No pollster – save a couple of isolated academics – would predict Donald Trump’s victory at the hustings. The media gave the findings of the pollsters as much publicity as they could, and they also went all out to influence public opinion in favour of their choice for President. They made sure the public would recall instantly all the reasons why a Trump presidency would be disastrous: fear, anger and recoil was pumped up to hysterical levels to ensure Trump would not have a smooth ride – or indeed any ride at all – to the White House. The media, perhaps, did not give credence to Kahneman’s assertion (Daniel Kahneman: Thinking, Fast and Slow) that people are not as rational in their thinking as believed and their judgement is less influenced by emotions than by heuristics and biases.
But, do heuristics and biases inform our decisions to the degree that social scientists believe they do? It is a simple rule of thumb that a person voting to have a good leader steering their country would choose experience in administration over inexperience in governance, a deliberate and considered speaker over a blustering ad hoc talker, a candidate with proven credentials in office, who had the backing of her party, over a maverick who had parachuted on to the political firmament with running battles against his own party bigwigs till voting day. A frenzied media – print and audiovisual – went all out to prejudice the public opinion against their representation of homeo horribilis. And yet, the will of the people seemed to have upended the consideration that heuristics and biases impact thought even more than emotions.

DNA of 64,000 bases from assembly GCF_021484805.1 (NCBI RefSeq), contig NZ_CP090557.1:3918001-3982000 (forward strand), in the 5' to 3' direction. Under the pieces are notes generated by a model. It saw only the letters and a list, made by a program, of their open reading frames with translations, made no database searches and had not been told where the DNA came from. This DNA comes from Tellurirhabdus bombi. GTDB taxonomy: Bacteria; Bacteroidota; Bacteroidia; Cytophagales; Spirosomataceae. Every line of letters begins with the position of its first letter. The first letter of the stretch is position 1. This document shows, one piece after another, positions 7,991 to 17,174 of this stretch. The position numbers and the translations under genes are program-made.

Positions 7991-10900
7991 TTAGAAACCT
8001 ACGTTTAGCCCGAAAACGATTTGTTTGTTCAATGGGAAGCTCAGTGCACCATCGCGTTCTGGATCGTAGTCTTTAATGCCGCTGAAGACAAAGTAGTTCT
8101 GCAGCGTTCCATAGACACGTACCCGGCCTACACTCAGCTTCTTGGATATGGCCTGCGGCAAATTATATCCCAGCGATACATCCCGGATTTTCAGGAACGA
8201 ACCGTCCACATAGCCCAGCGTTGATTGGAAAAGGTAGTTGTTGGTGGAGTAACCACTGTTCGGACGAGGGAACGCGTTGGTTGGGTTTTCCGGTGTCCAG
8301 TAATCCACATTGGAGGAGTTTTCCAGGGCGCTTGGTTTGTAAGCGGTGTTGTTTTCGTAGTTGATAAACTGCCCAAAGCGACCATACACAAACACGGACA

Recent upheavals in the polity of the US and India appear to be opening up uncharted avenues for research into the human psyche. Despite all that he has to his discredit the American electorate have given a startling thumbs up to a Trump tenure. Despite all the difficulties that they have to personally undergo, the Indian public have voted overwhelmingly for the government’s demonetization initiative.